Broadband News

Virgin, Vodafone and Everything Everywhere shun new Open Internet COP

Three of the largest communications providers have not signed up to a new code of practice to support the Open Internet. The new voluntary code, set forth by the Broadband Stakeholder Group has had ten signatories including the largest broadband providers in the UK, but Virgin Media, Vodafone and Everything Everywhere have opted not to sign.

The principles of the code build on an earlier traffic management agreement which the three shunners did sign up to. The three new commitments that were added are:

  • Users should be able to access all legal content
  • There should be no discrimination against content providers on the basis of commercial rivalry
  • Traffic management policies should be clear and transparent

These principles should help ensure that the country maintains net-neutrality, and avoids any negative discrimination against another companies traffic or services. It also posts some restrictions - providers cannot use the term "Internet Access" to describe their products where some classes of legal content or applications are blocked or unavailable. This is expanded to state that products must support full internet access giving a consumer access to any content, applications or services that are available on the Internet. This was the reason that Vodafone opted out of the code stating that it was "impractical".

"These plans offer internet access to smartphone and dongle users, but under the code we would have been unable to use the phrase 'internet access' to describe many of the services enjoyed by customers."

Vodafone Spokesman

Mobile networks have traditionally taken a harsh stance on Voice over IP (VoIP) services such as Skype which allow free calls between users and can easily erode a providers revenue. Blocking these services on mobile networks is common across Europe and Vodafone's policy is to charge extra (£15 per month) to give access to VoIP services. This would clearly be against the Open Internet policies defined in this code and would be one thing that is stopping them from signing up. Virgin Media instead thought that the policy was too vague and could lead to misinterpretation and it would seek greater clarity before it would consider signing.

"This voluntary agreement is great news for consumers. It marks a significant commitment from the leading ISPs to uphold the principles of an open internet and gives certainty to their customers. The internet has been built on openness and low barriers to entry, and this agreement will ensure that continues. By committing to transparency, these ISPs are empowering their customers to make informed decisions about the services they want."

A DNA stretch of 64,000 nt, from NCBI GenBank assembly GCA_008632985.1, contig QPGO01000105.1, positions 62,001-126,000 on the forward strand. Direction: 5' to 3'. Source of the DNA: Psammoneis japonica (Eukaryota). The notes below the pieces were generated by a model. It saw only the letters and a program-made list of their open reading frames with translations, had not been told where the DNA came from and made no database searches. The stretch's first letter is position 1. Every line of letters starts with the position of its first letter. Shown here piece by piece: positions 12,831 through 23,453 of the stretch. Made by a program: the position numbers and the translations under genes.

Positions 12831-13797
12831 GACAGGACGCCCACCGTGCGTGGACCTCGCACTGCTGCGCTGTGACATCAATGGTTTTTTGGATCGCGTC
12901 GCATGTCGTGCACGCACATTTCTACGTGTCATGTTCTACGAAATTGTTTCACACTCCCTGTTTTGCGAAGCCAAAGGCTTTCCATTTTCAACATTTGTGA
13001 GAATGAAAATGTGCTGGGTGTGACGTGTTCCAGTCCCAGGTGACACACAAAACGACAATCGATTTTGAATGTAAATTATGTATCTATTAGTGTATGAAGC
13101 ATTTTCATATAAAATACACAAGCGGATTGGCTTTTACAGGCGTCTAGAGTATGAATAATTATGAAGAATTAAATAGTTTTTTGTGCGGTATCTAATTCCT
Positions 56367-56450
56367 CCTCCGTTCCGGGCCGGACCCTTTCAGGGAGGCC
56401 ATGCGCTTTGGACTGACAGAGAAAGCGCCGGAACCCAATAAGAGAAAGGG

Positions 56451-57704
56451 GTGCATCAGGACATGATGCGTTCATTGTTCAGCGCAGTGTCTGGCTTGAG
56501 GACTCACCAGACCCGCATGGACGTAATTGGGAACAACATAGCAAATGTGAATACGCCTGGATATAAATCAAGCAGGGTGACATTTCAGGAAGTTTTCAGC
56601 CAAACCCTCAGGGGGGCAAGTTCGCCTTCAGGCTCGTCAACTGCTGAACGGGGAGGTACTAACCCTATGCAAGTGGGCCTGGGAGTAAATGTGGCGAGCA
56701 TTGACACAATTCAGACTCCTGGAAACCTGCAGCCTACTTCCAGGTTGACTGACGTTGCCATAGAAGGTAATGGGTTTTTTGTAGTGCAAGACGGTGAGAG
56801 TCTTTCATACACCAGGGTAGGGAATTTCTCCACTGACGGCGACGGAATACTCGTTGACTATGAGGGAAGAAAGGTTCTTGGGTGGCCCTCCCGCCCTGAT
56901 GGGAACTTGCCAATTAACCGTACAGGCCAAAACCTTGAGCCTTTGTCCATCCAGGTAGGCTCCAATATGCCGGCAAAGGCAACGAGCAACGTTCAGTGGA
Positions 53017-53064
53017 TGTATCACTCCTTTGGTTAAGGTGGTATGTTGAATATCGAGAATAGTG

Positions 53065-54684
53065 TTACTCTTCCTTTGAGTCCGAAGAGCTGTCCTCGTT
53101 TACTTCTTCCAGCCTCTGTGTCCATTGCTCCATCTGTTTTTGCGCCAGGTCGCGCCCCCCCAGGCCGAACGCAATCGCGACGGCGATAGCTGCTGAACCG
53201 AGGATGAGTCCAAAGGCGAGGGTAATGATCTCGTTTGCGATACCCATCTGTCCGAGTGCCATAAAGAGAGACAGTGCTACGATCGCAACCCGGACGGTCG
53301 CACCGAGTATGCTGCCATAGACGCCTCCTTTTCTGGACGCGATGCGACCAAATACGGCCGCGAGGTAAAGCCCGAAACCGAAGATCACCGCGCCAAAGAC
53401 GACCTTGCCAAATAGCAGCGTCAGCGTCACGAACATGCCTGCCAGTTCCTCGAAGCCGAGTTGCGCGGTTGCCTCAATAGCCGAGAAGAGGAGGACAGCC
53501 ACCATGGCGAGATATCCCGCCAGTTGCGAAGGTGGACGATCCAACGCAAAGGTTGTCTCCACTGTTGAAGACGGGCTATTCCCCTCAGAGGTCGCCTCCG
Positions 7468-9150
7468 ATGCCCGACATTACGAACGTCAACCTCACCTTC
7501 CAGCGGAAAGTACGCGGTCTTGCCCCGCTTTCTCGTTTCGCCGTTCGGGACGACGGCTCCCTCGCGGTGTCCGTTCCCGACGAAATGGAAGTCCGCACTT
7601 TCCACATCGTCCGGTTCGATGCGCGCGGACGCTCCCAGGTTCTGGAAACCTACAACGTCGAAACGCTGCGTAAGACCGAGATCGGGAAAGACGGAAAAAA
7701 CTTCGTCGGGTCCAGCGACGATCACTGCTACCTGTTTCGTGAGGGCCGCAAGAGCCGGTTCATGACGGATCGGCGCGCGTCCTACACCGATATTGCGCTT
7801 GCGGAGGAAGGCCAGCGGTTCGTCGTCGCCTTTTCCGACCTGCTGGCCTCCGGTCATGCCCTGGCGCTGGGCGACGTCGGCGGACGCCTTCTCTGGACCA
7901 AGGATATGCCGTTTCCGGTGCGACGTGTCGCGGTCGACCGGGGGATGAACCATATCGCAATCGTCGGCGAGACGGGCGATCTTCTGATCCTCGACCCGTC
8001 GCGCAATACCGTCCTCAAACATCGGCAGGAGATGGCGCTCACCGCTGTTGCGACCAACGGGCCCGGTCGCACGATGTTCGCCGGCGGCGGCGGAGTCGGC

Ed Vaizey, Minister for Culture, Communications and the Creative Industries

The ten signatories are: BE, BT, BSkyB, KCOM, giffgaff, O2, Plusnet, TalkTalk, Tesco Mobile, Three. Click to see the full Open Internet Code of Practice.


Vodafone (and other mobile nets) have an age related content filter, so they would indeed not be able to call in internet access as the code requires that "users should be able to access all legal content".

  • herdwick
  • over 8 years ago

Makes you wonder why VM pulled out due to those 3 simple points. Maybe it is time the government or ofcom stepped in and forced them to comply instead of it being a voluntary code of practise.

Although I am sure ofcom is in VM's back pocket...

  • Joppy
  • over 8 years ago

@herdwick - It could be related. TalkTalk have a content filter also. Maybe if you can opt out then it's still fine to market it as such.. (although you can do that with Voda if over 18)

  • john
  • thinkbroadband staff
  • over 8 years ago

- Users should be able to access all "legal content"

Internet policing still around as always, surprisingly even call "Open" practice. So anything deemed illegal by RIAA/MPAA/etc...

  • throwaway
  • over 8 years ago

I know that T-Mobile block VOIP calls, (as per their T&Cs)and one can understand why, but do O2 permit them?

  • Michael_Chare
  • over 8 years ago

not had an issue with skype on O2 (ok giffgaff but should be the same thing as they use there system that Injects disconnect packets if the DPI thinks its bad)

nothing an VPN fixs anyway (on my t-mobile sim youtube was unusable unless i turned on the VPN as it was not streaming fast enough, with VPN on i was getting 4-6mb speeds)

  • leexgx
  • over 8 years ago

My experience (may be more limits with T-Mobile like P2P throttling)...

3 = Torrent throttling
O2 = P2P throttling and dongles get priority over mobiles.
T-Mobile = Non-contract limited to 3G (384Kbps) and full monty packages limited to 1Mbps.
Vodafone = Some internet radio blocked.

  • otester
  • over 8 years ago

Talk Talks content filter is an opt in system and as yet I have not opted in as I don't want it.But my youngest child is 24.

  • searcher100
  • over 8 years ago

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